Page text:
Very few countries in the world provide their citizens with comprehensive education to the extent the UAE government does. From kindergarten all the way through to a doctoral degree, Emiratis enjoy the opportunity to receive free education at any level.
As the country developed and its population grew, the need to invest in education was met with fervour by the nationís leaders and government. Initially the state supported thousands in pursuing a higher education overseas as post-secondary options in the UAE were limited.
Now, however, UAE citizens need not travel abroad to obtain university† degrees, as heavy investment in higher education at home has provided students with a plethora of private and public universities within the UAE. But, unlike tertiary education, attending primary and secondary education overseas was not an option.
When sending their children to school, Emirati parents face the choice of private versus public schools. In the private education system, they can guarantee their children receive a decent education, becoming proficient in the invaluable English language, now essential in gaining access to UAE universities.
This decision, however, usually comes at a price, not only in the monetary sense through high tuition, but also culturally, with the levels of Arabic and Emirati heritage taught being poor at best as the schools opt to focus their resources elsewhere.
Selecting the public school route is no easier, as many parents understand they will be subjecting their children to a mediocre level of education, a level of Arabic thatís no more than adequate, and a poor command of English. Although these aspects tend to limit most of the students, this choice is taken as the education is free and the children will have a better command of their mother tongue as well as their culture and heritage.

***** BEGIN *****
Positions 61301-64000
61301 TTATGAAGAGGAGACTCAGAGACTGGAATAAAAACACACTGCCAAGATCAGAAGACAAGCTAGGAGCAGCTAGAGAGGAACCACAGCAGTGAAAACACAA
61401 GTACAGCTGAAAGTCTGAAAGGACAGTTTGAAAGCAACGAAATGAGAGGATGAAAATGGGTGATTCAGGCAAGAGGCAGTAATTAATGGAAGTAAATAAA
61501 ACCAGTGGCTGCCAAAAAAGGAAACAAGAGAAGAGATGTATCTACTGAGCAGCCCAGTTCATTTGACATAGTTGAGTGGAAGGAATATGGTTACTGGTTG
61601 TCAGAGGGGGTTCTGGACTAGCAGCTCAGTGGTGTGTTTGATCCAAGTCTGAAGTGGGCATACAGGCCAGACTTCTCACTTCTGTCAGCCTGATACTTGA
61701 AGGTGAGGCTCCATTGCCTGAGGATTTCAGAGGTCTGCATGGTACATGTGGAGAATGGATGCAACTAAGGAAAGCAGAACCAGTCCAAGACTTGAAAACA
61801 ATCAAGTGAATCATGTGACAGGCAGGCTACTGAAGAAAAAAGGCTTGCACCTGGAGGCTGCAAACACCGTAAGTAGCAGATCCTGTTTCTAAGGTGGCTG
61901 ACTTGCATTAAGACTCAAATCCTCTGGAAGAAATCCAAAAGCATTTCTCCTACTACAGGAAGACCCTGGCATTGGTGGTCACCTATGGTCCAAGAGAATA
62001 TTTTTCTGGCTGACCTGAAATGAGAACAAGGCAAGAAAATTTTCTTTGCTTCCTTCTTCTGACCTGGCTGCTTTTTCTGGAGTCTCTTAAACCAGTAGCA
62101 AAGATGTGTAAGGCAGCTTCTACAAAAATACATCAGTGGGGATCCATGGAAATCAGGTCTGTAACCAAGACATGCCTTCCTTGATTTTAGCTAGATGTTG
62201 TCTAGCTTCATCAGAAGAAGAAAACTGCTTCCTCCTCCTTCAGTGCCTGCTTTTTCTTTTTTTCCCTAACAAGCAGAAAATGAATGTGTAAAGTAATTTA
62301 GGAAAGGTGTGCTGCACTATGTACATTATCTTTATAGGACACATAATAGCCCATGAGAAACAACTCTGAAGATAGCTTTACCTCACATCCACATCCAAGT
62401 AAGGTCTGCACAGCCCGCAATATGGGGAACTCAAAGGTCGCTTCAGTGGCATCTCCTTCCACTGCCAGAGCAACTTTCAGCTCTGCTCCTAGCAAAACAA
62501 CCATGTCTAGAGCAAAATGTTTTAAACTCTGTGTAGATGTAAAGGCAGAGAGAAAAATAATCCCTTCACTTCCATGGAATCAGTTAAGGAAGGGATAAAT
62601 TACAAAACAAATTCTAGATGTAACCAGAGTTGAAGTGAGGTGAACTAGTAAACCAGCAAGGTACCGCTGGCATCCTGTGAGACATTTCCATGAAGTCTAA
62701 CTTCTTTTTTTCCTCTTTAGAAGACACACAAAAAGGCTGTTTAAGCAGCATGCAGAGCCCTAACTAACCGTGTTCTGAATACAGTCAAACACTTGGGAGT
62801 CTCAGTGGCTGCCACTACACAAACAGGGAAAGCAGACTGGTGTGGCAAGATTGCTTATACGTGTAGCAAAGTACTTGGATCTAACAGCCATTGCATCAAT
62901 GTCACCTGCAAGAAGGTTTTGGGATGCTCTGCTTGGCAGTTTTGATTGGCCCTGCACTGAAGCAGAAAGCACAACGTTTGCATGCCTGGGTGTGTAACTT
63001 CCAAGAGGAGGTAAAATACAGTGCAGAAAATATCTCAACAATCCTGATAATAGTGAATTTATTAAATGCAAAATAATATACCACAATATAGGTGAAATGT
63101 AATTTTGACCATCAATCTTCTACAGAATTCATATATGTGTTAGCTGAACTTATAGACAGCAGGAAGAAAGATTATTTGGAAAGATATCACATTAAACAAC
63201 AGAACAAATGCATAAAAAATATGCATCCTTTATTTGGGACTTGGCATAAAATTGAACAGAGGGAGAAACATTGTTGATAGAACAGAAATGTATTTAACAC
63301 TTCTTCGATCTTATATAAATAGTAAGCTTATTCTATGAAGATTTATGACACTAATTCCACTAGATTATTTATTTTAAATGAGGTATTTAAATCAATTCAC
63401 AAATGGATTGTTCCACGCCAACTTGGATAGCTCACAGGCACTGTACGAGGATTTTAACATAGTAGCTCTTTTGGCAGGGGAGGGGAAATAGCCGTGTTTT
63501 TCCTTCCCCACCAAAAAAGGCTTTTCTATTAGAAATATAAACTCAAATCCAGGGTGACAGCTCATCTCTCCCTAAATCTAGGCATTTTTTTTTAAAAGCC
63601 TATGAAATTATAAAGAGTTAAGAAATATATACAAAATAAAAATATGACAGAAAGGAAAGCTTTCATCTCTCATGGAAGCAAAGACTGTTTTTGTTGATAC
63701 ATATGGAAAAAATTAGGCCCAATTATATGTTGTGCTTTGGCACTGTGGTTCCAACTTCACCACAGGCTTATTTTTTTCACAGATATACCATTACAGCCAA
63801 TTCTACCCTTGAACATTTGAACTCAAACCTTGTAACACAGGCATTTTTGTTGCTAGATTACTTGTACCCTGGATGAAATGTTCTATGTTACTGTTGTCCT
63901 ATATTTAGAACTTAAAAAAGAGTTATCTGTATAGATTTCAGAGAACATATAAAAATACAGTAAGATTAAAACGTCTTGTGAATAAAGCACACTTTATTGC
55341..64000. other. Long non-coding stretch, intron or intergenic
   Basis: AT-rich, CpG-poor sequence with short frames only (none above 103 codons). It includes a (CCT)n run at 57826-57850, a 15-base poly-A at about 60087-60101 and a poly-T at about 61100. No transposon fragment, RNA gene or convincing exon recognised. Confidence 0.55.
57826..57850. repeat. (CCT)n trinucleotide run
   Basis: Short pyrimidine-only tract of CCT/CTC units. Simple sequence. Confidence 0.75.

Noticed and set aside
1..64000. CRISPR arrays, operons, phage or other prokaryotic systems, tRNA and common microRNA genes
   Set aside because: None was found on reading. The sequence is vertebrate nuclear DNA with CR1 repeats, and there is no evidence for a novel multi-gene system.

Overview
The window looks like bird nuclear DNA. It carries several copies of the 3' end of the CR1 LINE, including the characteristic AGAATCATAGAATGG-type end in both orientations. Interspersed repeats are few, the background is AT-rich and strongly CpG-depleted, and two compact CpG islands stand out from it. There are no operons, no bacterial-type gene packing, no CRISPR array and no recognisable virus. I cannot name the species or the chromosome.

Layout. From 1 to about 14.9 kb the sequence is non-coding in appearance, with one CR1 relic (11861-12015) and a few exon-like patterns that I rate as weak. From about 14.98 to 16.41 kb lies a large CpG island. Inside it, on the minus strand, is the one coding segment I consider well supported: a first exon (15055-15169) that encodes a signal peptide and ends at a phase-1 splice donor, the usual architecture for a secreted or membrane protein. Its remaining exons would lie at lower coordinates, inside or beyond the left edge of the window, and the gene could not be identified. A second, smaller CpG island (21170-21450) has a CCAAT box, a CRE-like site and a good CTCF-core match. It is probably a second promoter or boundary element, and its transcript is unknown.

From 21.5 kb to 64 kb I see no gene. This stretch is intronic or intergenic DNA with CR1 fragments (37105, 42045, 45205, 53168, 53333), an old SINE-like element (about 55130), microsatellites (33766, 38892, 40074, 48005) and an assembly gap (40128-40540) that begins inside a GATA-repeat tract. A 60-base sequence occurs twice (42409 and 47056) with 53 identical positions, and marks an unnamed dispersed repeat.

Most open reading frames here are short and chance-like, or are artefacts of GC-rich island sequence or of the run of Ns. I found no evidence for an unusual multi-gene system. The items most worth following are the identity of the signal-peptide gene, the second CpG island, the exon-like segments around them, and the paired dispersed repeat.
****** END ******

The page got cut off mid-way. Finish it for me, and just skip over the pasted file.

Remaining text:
An increasing number of Emirati families prefer private to public schools, resigned to the reality that a private education better ensures their children will receive a higher education diploma. Due to levels of English that are lower than the minimum requirement, 95 per cent of public students require remedial English and IT courses for up to two years, which finally prove too discouraging for many. But the trend of an increasing number of Emiratis in private schools, and the necessity of remedial classes, could soon be reversing.
The Abu Dhabi government has undertaken the enormous task of overhauling its school system, with the Abu Dhabi Educational Council spearheading the educational transformation. Introduced in 2010, the New School Model envisages bilingual teachers and students, with mathematics and science being taught in English. The traditional teaching method of memorisation will become a thing of the past as studentsí learning skills, participation and active learning are promoted.
Millions of dirhams have been spent on the ambitious programme, with an estimated Dh80,000 being spent on each student within the programme. Promising signs have been seen with children in Cycle 1 (Grades 1 to 5), with parents saying their English has improved markedly. But with the public school system still in flux and the new programme just settling in, the number of Emirati students in private schools seems likely to grow.
Thamer Al Subaihi is a reporter at The National and a returning Emirati who grew up largely in the US